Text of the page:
Tuesday, October 02, 2012

Free for the Journey

Free for the Journey

October 3, 2012
Wednesday of the Twenty-sixth Week in Ordinary Time

By Colleen O'Sullivan

As Jesus and his disciples were proceeding on their journey, someone said to him, “I will follow you wherever you go.”  Jesus answered him, “Foxes have dens and birds of the sky have nests, but the Son of Man has nowhere to rest his head.”  And to another he said, “Follow me.”  But he replied, “Lord, let me go first and bury my father.”  But he answered him, “Let the dead bury their dead.  But you, go and proclaim the Kingdom of God.”  And another said, “I will follow you, Lord, but first let me say farewell to my family at home.”  Jesus answered him, “No one who sets a hand to the plow and looks to what was left behind is fit for the Kingdom of God.”  (Luke 9:57-62)


O Lord, I see your outstretched hand and I hear your invitation to come and follow you.  I don’t want to be like the people you encounter in today’s reading.  I don’t want there to be anything holding me back from walking with you.  Grant me the grace, I pray, to have my priorities straight.


Last December a friend and I attended the Gaither Christmas Concert at the Patriot Center.  One of the songs I heard, “The Promise,” by the Martins, has stuck in my mind ever since.  Basically, it’s about the promise Christ makes to be with us through everything in this life and to prepare a place for us in heaven.  One line in particular, “And I did say don't make this world your home,” came back to me as I was reading today’s Gospel.

Many of us are quite talented at deceiving ourselves.  We don’t like to think about death, so we live as though we will never die.  Although we are transients on this earth, we settle in as if we’ll be here forever.  We feather our nests and make ourselves comfortable.  This is home.

But then along comes Jesus calling us to follow him   We have to leave our self-created, comfortable sanctuaries.  Following Jesus means undertaking a journey.  He’s always on the move.  Jesus is always on the road to the Cross, to the Resurrection, to eternal life with his Father in heaven.  He invites us to come with him, and as Christians we’ve said we will.

But how many of us are actually prepared to do that?  How many of us put the journey with Christ above all else?  Last Wednesday, our Gospel reading (Luke 9:1-6) was about taking nothing but our faith when we are going out in Jesus’ name.  Today, we are reminded that before we can even accept Jesus’ invitation to follow him, we have to be free of whatever ties us to this world.   Are we willing to leave that nest we’ve so carefully feathered and furnished to follow the Lord wherever the journey might lead?  Can we leave the past behind and focus on the Kingdom instead?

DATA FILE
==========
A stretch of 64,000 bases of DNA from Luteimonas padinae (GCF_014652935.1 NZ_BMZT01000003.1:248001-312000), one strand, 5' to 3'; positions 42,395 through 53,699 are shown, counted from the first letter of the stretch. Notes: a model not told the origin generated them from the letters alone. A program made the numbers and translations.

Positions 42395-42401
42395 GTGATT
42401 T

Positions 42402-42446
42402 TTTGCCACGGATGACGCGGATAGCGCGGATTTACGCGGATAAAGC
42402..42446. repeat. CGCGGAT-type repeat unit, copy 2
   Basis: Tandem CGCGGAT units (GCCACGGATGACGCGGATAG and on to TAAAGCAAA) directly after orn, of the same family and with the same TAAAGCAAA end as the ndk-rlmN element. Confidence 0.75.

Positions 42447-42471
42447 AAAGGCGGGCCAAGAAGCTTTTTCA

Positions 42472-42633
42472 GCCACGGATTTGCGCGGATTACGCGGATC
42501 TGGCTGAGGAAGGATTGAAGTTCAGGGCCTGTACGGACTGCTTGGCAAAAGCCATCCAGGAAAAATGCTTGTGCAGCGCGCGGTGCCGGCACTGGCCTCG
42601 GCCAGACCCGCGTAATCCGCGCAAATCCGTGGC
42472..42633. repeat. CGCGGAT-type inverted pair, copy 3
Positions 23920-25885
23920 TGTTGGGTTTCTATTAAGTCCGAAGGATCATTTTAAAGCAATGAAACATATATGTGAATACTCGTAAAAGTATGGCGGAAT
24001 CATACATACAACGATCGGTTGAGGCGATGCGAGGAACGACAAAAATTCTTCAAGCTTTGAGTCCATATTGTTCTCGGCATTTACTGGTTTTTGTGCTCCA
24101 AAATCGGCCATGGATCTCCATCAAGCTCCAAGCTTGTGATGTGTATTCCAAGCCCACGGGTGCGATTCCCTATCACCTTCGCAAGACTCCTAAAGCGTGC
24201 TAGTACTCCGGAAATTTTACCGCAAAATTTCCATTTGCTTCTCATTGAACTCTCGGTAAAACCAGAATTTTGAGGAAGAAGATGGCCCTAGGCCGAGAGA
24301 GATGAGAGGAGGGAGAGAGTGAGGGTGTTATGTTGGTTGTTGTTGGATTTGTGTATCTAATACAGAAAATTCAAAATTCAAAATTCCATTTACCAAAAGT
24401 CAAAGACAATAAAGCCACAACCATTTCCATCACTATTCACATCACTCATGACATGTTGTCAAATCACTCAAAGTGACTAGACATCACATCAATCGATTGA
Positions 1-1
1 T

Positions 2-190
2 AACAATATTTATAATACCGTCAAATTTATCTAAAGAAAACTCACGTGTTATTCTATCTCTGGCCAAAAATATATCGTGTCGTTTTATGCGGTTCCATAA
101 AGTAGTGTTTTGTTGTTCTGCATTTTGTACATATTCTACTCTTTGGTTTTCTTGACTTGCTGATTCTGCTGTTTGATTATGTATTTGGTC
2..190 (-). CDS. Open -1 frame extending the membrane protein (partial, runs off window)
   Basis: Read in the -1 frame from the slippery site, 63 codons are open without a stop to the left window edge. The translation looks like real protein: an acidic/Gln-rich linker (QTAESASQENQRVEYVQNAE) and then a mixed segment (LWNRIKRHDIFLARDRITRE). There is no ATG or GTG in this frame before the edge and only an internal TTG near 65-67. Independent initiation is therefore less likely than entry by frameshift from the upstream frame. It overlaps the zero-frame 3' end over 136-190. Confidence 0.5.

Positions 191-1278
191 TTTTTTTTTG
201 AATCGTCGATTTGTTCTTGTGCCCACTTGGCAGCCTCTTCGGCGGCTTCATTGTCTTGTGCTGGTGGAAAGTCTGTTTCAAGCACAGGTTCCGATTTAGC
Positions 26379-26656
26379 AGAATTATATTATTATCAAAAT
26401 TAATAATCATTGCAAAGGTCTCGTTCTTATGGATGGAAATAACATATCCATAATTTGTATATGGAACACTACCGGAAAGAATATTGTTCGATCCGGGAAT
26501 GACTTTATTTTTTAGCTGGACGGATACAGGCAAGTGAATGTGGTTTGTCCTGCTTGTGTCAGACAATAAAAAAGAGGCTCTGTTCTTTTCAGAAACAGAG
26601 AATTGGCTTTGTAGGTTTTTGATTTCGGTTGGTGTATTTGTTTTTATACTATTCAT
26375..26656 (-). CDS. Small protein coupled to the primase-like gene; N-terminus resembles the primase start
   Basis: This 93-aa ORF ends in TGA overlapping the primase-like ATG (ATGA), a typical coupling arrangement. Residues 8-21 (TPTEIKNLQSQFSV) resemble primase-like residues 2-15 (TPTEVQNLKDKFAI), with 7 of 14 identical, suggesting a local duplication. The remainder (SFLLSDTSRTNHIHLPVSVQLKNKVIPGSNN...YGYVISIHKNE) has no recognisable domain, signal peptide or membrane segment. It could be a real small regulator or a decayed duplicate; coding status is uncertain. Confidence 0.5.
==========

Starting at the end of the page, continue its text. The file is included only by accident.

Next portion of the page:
Jesus’ words in today’s reading aren’t meant to be taken literally.  It’s okay to have a home and a place to lay your head at night.  The Ten Commandments include honoring our fathers and mothers, so Jesus doesn’t literally mean don’t take care of them or see to their burials.  God gives us our families and hopes that we will love and care about one another.  It’s more a question of whose priorities and loyalties come first, God’s or someone else’s.  The journey with Jesus requires our all.  Once we’ve committed ourselves, there can be no turning back, so we need to be certain we are free for the journey before we sign on.


How free are you to journey with Christ?  What things are tying you down and preventing you from being free?  Material possessions?  Friendships?  Family expectations?  How willing are you to lay them down in order to follow Jesus wherever he may lead?

1 comment:

Anonymous said...

I first met Fr. Oscar in 1968, my sponsor. His gentle way and calmness always made me feel that my need to talk was never an inconvience. When I needed his help in 1975 to perform my wedding, after being told that the Espicopal church where my bride to be was a member would only perform a renewal of our vows(we had eloped to York,S.C.),Fr. Oscar told us no problem. As the Catholic Church did not recognize civil ceremonies and that we were 'living in sin'. He gave my wife instruction and brought her into the Church and on 22 November,1975 we became husband and wife. Next month we will celebrate 37 years together. Though we are living and working in Kuwait, we are still thankful for his efforts and kindness. He is and will always be a part of our lives. 'For what Oscar brought together, let no man put asunder.' We love you Big O.
David and Priscilla Dore